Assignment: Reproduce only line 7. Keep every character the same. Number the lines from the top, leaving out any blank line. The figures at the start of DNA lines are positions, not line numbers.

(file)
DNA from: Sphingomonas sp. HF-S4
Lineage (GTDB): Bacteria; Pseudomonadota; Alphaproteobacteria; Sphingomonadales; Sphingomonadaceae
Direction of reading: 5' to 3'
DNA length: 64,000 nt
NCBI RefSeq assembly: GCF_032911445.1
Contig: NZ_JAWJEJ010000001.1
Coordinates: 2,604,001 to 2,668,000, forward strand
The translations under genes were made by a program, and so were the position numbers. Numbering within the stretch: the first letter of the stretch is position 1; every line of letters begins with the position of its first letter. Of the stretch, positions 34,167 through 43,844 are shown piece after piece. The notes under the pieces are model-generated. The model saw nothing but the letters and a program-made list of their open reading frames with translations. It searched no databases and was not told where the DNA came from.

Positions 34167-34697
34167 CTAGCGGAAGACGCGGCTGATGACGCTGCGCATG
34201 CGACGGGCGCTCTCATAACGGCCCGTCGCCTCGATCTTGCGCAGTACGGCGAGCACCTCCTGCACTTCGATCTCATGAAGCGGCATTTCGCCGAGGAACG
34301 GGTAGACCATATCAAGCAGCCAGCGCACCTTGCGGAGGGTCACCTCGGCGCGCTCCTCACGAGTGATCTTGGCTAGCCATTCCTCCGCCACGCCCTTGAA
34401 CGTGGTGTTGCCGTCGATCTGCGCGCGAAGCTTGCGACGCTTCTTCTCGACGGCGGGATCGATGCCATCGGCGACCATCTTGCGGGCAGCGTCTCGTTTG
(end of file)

Coordinates: 2,604,001 to 2,668,000, forward strand